Toyota Motor Corp. said Wednesday it has developed a plug-in hybrid vehicle for public road tests in Japan and plans tests for the U.S. and Europe.
Plug-in hybrids, whose batteries can be recharged via a standard wall outlet, are also being developed by other major automakers like U.S.-based General Motors Corp. and Ford Motor Co.
Like most hybrids now on sale, which are powered by electric motors and gasoline engines, the new model — called Toyota Plug-in HV — also gets recharged by converting energy from braking and when the wheels spin.
But the advantage of the plug-in variety is that it runs longer on electricity than regular hybrids. Electric cars use no gas and emit no pollution.
Toyota is the first manufacturer to receive government approval to conduct tests for a plug-in hybrid on Japanese public roads, it said, and will collect information about the tests from eight plug-in vehicles for the government about emissions and fuel efficiency.
Masatami Takimoto, the Toyota executive in charge of technology, declined to say when Toyota will bring a plug-in hybrid to market. Innovation in battery technology is needed, he said.
"We still need some time," he said.
The Plug-in HV displayed Wednesday runs on the same nickel metal hydride battery as the Prius and has a cruising range of 8 miles on just electricity. Takimoto said tests will help in deciding the range consumers want.
The maximum speed of Plug-in HV is 62 mph as an electric vehicle. The batteries require about 1.5 hours to recharge at 200 volts and three or four hours at 100 volts, and the company recommends recharging overnight when power costs are cheaper in Japan.
In a short test-ride for reporters after the news conference, the vehicle zoomed along a course as a quiet electric car as long as the driver didn't accelerate too quickly. But when the driver suddenly stepped on the gas pedal, the car effortlessly switched on its gas engine to keep the ride going smoothly.
The more common hybrids such as Toyota's Prius have a cruising range of just 1.9 miles as an electric vehicle, according to Toyota.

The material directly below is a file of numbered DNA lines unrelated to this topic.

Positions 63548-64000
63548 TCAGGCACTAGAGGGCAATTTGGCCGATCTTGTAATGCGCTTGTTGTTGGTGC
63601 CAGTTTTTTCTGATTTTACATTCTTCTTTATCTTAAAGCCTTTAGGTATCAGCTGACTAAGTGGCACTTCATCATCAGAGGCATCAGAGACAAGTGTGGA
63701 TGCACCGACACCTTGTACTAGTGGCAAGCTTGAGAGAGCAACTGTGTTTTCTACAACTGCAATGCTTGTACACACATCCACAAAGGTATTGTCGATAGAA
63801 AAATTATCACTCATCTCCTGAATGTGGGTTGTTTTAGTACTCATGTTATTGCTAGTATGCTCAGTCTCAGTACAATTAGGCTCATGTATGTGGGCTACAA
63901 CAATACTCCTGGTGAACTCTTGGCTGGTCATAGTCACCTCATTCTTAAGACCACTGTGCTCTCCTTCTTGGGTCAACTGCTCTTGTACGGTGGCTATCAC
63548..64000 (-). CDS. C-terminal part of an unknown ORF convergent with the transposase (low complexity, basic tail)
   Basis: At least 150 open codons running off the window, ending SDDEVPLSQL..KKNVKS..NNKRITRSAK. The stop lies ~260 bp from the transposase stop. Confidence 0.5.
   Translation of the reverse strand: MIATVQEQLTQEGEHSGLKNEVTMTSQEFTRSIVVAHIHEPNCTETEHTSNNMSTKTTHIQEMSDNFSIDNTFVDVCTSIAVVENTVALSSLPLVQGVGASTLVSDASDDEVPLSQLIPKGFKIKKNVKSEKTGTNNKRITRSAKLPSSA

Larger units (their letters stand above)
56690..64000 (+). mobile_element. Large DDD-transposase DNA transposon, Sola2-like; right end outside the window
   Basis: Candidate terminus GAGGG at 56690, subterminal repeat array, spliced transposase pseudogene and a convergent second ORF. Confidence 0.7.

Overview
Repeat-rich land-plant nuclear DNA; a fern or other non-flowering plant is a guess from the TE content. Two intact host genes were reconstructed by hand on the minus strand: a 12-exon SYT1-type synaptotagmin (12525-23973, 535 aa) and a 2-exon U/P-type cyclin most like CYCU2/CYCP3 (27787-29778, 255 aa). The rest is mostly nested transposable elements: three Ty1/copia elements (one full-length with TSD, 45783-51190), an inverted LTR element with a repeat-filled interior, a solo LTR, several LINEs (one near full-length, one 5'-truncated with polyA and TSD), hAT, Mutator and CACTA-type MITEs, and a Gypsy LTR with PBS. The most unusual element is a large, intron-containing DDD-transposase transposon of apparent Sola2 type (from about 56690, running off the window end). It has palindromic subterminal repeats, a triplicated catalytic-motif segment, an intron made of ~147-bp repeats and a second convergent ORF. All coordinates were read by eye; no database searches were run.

Mass production of plug-ins is so far being held back by costs and battery technology that limit the vehicles' range. Manufacturers are racing to bring the technology to market as consumers seek alternatives to traditional engines and high gasoline prices.
Masanao Ozaki, an expert who writes about energy and the environment, said it is still unclear which automaker may be ahead in plug-in hybrids, and the range for Toyota's plug-in was too short to be a practical option.
"The regular hybrid may even be better for the environment," he said in a telephone interview. "The advantage of a plug-in hybrid is that it uses electricity from homes through a regular outlet. But utilities companies predominantly use fossil fuels to produce electricity for homes."
Toyota, which introduced the Prius in 1997, has the advantage of 10 years of experience in selling hybrid technology.
It now dominates the hybrid market, with several other hybrid models, including the hybrid Camry and hybrid Lexus models. It has set a target of selling a million hybrids a year sometime after 2010.
Toyota said in June its cumulative sales of hybrids passed 1 million vehicles, a landmark for the automaker.
Details of its plug-in hybrid tests for the U.S. and Europe are still undecided, Takimoto said.
General Motors is developing the Chevrolet Volt plug-in hybrid, and says it hopes its plug-ins can reach showrooms by 2010.
Earlier this month, Ford announced a partnership with Southern California Edison to test rechargeable hybrid vehicles and hasten mass production of plug-in hybrids. Ford has been testing plug-in hybrids based on the Escape sport-utility vehicle, for one, but has not said when it plans to start mass producing them.